Western Washington University
Bellingham, Washington 98225
Fax: (360) 650-7305
Ph. D. Emory University, 1990
M. A. Emory University, 1989
B. A. Duke University, 1984
Psychology, Cum Laude
Western Washington University
Western Washington University
Western Washington University
Research Assistant Professor
The Institute for the Learning Sciences
Neisser, U., & Hyman, I. E., Jr. (Eds.) (2000), Memory Observed: Remembering in Natural Contexts (2nd Edition). NY: Worth.
Hyman, I. E., Jr. (2016). Unaware observers: The impact of inattentional blindness on walkers, drivers, and eyewitnesses. Journal of Applied Research in Memory and Cognition, 5, 264-269. DOI: 10.1016/j.jarmac.2016.06.011
Hyman, I. E., Jr., Cutshaw, K. I., Hall, C. M., Snyders, M. E., Masters, S. A., Au, V., & Graham, J. M. (2015). Involuntary to Intrusive: Using Involuntary Musical Imagery to Explore Individual Differences and the Nature of Intrusive Thoughts. Psychomusicology: Music, Mind, and Brain, 25, 14-27. DOI: 10.1037/pmu0000075 (Published online May 11th, 2015)
Hyman, I. E., Jr., Roundhill, R., Werner, K., & Rabiroff, C. (2014). Collaboration inflation: Egocentric source monitoring errors following collaborative remembering. Journal of Applied Research in Memory and Cognition. DOI: 10.1016/j.jarmac.2014.04.004 (Published online April 24th, 2014).
Hyman, I. E., Jr., Sarb, B., & Wise-Swanson, B. (2014). Failure to see money on a tree: Inattentional blindness for objects that guided behavior. Frontiers in Psychology, 5:356, 1-7. DOI: 10.3389/fpsy.2014.00356
Drivdahl, S. B., & Hyman, I. E., Jr. (2014). Fluidity in autobiographical memory: Relationship memories sampled on two occasions. Memory, 22, 1070-1081. DOI: 10.1080/09658211.2013.866683 (Published online December 16th, 2013).
Forgays, D. K., Hyman, I. E., Jr., & Schreiber, J. (2014). Texting everywhere for everything: Gender and age differences in cell phone etiquette and use. Computers in Human Behavior, 31, 314-321. DOI: 10.1016/j.chb.2013.10.053 (Published online November 26th, 2013).
Hyman, I. E., Jr., Cardwell, B. A., & Roy, R. A. (2013). Collaborative inhibition and facilitation in memory for categorized word lists. Memory, 21 , 875-890. DOI: 10.1080/09658211.2013.769058 (Published online February 25th, 2013).
Hyman, I. E., Jr., Burland, N. K., Duskin, H. M., Cook, M. C., Roy, C. M., McGrath, J. C., & Roundhill, R. F. (2013). Going Gaga: Investigating, creating, and manipulating the song stuck in my head. Applied Cognitive Psychology, 27 , 204-215. DOI: 10.1002/acp.2897 (Published online December 13th, 2012 in Wiley InterScience.)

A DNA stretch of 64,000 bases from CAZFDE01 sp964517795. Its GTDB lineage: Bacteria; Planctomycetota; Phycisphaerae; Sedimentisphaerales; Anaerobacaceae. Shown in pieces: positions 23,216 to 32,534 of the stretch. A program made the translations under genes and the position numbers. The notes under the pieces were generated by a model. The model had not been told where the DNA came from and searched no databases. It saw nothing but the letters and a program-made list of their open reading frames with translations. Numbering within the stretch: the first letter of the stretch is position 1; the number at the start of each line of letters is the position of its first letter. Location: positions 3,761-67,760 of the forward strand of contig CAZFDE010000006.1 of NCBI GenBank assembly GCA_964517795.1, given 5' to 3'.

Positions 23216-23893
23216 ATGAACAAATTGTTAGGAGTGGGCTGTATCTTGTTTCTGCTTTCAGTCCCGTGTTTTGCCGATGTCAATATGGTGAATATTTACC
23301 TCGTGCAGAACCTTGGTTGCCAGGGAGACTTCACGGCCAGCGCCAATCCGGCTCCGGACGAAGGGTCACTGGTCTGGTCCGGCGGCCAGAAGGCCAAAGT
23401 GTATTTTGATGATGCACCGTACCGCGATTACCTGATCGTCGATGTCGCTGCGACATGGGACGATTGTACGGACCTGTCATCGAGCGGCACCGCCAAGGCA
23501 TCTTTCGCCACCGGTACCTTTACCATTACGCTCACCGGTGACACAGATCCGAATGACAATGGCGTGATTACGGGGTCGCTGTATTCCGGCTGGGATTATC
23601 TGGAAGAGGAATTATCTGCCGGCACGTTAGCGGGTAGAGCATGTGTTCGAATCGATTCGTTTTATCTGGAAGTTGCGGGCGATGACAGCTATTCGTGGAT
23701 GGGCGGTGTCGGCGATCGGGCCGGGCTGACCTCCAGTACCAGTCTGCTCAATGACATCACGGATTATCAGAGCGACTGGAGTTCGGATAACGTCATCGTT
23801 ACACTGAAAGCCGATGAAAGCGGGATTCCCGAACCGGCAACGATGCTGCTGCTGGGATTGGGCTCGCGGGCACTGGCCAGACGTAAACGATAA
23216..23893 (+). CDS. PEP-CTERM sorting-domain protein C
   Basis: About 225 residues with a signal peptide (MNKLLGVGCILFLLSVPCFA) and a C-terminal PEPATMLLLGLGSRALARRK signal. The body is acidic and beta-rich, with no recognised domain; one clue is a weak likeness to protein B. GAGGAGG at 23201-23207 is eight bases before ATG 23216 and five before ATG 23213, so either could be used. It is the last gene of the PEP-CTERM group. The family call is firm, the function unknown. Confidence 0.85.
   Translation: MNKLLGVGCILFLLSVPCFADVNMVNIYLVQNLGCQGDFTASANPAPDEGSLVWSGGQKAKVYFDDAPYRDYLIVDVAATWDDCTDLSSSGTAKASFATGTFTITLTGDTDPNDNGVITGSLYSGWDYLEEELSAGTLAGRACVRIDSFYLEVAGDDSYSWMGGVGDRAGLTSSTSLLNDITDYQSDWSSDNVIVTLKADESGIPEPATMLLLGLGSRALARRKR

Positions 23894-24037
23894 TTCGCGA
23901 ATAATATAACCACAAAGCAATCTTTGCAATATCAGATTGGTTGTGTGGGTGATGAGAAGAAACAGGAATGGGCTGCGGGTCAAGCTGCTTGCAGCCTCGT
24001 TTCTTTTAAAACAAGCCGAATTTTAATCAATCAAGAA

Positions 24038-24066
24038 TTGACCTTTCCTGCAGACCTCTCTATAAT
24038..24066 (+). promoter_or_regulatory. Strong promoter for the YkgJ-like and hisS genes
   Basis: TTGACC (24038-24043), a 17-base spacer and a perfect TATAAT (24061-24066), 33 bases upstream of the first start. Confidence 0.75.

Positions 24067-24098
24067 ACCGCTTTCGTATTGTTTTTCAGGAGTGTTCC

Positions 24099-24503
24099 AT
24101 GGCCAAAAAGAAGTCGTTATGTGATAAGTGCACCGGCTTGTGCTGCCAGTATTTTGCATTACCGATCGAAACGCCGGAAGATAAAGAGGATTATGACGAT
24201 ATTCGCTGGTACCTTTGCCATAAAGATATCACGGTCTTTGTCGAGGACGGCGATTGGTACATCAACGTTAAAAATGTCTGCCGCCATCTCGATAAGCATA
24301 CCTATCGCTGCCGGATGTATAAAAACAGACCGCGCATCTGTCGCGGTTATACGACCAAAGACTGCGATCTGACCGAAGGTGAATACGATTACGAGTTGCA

Summerfelt, H., Lippman, L., & Hyman, I. E., Jr. (2010). The Effect of Humor on Memory: Constrained by the Pun. The Journal of General Psychology, 137, 376-394. DOI: 10.1080/00221309.2010.499398.
Hyman, I. E., Jr., Boss, S. M., Wise, B. M., McKenzie, K. E., & Caggiano, J. M. (2010). Did you see the unicycling clown? Inattentional blindness while walking and talking on a cell phone. Applied Cognitive Psychology, 24,597-607. DOI: 10.1002/acp.1638 (Published online October 19th, 2009 in Wiley InterScience.)
Did You See the Unicycling Clown? Details are available here.
Click here to see the recreation of the Unicylcing Clown experiment that appeared on CBC in the documentary titled 'Are We Digital Dummies?'
Click here to see the recreation of the Unicylcing Clown experiment that appeared on News10 in Sacramento, CA'
Click here for the picture of the Unicycling clown
Berliner, L., Hyman, I. E., Jr., Thomas, A., & Fitzgerald, M. (2003). Childrenís memory for trauma and positive experiences. Journal of Traumatic Stress, 16, 229-236.
Weberling, L. C., Crain-Thoreson, C., Forgays, D. K., & Hyman, I. E., Jr. (2003). The validation of a prenatal screening inventory for prenatal child abuse risk prediction. Child Welfare, 82, 319-334.
Byrne, C. A., Hyman, I. E., Jr., & Scott, K. (2001). Comparisons of memories for traumatic events and other experiences. Applied Cognitive Psychology, 15, s119-s133. (A special issue on Trauma, Stress, and Autobiographical Memory.)
Oakes, M. A., & Hyman, I. E., Jr. (2001). The role of the self in false memory creation. Journal of Aggression, Maltreatment, and Trauma, 4, 87-103.
Winningham, R. G., Hyman, I. E., Jr., Dinnel, D. L. (2000). Flashbulb memories? The effects of when the initial memory report was obtained. Memory, 8, 209-216.
Kheriaty, E., Kleinknecht, R. A., & Hyman, I. E., Jr. (1999). Recall and validation of phobia origins as a function of a structured interview versus the Phobia Origins Questionnaire. Behavior Modification, 23, 61-78.
Wilkinson, C. L., & Hyman, I. E., Jr. (1998). Individual differences related to two types of memory errors: Word lists may not generalize to autobiographical memory. Applied Cognitive Psychology, 12, S29-S46. (A special issue on Individual Differences and Memory.)
Kleinknecht, R. A., & Hyman, I. E., Jr. (1998). Critical issues in memory for trauma: The intersection of clinical psychology and cognitive science. Clinical Psychology Review, 18, 891-894. (A special issue on Memory for Trauma: The Intersection of Clinical Psychology and Cognitive Science.)